Ordering events

There are many ways to order events. One way is by time. Events happening at the same time are put in an equivalence class, which is then ordered from the earliest time to the latest time. History is usually ordered this way. With the advent of mechanical clocks and watches, modern people typically experience events as ordered by time.

Note: Events ordered by time make up a chronology. In a chronology time is employed to order events. But a chronology should not be confused with time itself. Chronology is an application of time.

Another way to order events is by distance from a particular location, such as a city center. Events happening at the same distance from the city center are put in an equivalence class, which is then ordered from the shortest distance to the longest distance (or vice versa). Commuting events might be ordered this way. Ancient literature such as the Bible exemplifies the place of events being as much or more significant than their time.

Another way to order events is by their importance. One might start with their wedding, then order other events by their significance: having children, remodeling a house, going on a special vacation, etc. Minor events would come last in this scheme. That could be a way of organizing an album of photographs.

The order of events is the sequence of events as they occur in a story. Storytellers – authors, playwrights, screenwriters, speakers, etc. – have many ways to order events. For example:

In J. R. R. Tolkien’s The Two Towers, the narrative switches regularly from events occurring in one location (Gondor) to events occurring almost simultaneously in another (Rohan). Because to offer a play-by-play juxtaposition of events in these two locations with chronological integrity would demand inscrutable dialogue volleying, Tolkien orders these two narrative segments by alternating chapter. Narrative Wiki

Flashbacks fill in the audience with the backstory. Some stories begin with the end and then recount the events leading up to it. Or a story can be retold by different authors in a sequence of stories, as with the four gospel stories in the Bible.

The order of events is not the same as time, although time is often used to order events.

3D time video series

I’ve posted a video series on 3D time online on Youtube. See the playlist 3D Time here:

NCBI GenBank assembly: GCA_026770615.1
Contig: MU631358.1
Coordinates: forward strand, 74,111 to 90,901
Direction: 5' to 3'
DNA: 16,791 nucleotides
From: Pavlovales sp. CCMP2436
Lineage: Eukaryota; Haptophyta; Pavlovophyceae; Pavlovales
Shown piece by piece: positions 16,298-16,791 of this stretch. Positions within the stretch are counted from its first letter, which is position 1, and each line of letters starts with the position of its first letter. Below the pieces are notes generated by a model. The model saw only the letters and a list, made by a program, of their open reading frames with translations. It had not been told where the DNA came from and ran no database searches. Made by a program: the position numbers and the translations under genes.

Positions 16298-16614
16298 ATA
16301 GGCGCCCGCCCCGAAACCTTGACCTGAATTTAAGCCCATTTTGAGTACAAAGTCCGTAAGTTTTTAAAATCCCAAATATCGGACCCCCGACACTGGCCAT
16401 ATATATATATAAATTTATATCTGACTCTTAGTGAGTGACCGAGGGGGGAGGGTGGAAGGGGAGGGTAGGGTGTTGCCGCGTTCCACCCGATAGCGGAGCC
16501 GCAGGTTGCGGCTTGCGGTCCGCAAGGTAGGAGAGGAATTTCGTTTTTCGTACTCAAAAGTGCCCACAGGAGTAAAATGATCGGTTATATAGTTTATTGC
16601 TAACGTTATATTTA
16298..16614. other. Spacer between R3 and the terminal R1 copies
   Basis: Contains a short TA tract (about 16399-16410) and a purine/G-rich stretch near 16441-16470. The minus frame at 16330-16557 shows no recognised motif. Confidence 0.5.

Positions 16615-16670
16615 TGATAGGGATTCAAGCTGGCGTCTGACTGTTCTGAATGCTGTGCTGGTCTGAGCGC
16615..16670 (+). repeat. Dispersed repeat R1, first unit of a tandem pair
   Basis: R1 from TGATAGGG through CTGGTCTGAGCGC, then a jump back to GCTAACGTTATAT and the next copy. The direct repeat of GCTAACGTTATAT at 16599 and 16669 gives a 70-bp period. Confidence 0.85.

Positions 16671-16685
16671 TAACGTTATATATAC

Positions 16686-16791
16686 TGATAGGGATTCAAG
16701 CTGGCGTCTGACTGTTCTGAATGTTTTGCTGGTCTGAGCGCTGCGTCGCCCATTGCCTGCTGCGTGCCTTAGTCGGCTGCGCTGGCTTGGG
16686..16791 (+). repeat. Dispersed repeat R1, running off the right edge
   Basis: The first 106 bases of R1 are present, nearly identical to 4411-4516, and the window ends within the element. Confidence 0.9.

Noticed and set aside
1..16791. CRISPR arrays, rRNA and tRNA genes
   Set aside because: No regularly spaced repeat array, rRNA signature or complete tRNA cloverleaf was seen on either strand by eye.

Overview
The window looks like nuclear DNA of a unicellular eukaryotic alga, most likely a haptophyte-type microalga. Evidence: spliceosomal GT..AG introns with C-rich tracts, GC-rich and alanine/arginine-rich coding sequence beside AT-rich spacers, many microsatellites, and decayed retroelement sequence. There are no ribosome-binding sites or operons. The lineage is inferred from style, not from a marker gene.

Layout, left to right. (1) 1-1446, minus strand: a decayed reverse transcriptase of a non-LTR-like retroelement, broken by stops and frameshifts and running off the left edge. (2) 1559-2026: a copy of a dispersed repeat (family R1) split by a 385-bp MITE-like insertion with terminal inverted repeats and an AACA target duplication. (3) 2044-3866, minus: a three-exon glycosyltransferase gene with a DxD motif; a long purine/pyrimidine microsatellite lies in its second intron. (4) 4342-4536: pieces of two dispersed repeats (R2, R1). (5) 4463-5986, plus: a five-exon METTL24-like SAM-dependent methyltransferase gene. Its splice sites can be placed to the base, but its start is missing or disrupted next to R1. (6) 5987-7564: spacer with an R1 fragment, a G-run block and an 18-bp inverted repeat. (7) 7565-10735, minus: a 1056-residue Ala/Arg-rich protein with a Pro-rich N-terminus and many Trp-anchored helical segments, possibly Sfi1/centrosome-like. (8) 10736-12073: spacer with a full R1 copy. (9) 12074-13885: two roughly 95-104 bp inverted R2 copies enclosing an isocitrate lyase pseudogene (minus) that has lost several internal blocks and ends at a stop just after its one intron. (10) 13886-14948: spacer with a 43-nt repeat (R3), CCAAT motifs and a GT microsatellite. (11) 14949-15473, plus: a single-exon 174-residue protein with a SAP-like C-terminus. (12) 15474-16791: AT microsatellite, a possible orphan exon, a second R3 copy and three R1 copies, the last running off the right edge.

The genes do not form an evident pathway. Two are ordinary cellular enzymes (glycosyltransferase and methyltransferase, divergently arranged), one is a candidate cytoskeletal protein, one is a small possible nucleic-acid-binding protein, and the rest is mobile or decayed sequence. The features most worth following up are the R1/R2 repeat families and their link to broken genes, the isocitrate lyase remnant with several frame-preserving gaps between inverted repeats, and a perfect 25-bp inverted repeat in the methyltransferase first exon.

It’s also on Vimeo here.

3D Time: From Transportation to Physics

Presentations:

Introduction

Part 1: Show Me

Part 2: Objections

Part 3: Kinematics I

Part 4: Kinematics II

Part 5: Dynamics

Part 6: Orbits

Part 7: Relativity

Part 8: 6D spacetime

Objections to multidimensional time

Multidimensional time is held to be impossible or the stuff of science fiction. Despite this there is an extensive literature on multidimensional time. However, with few exceptions multidimensional time is held to be merely a formalism or undetectable. If multidimensional time is considered to exist, it is something very different from time as is commonly known.

On this website we have shown that multidimensional time is readily understood through elementary transportation and physics. In what follows we present short counter-arguments to some objections to multidimensional time.

Objection #1. Time is measured by clocks, which measure only one dimension.

We can just as well say space is measured by rods or rulers, which measure only one dimension. Both clocks and rods measure one dimension with each use but may be employed to measure multiple dimensions separately – or with three instruments. Three dimensions of time are measured from one-dimensional measurements, as are three dimensions of space.

Objection #2: Direction is a property of space, not of time.

First, this is begging the question. The question is whether temporal direction exists. Second, the association of direction with space it just that: an association. One can just as well associate direction with time. That is, direction can be defined temporally as well as spatially. Third, entities in motion have both spatial and temporal properties that arise together. The difference is in how they are measured.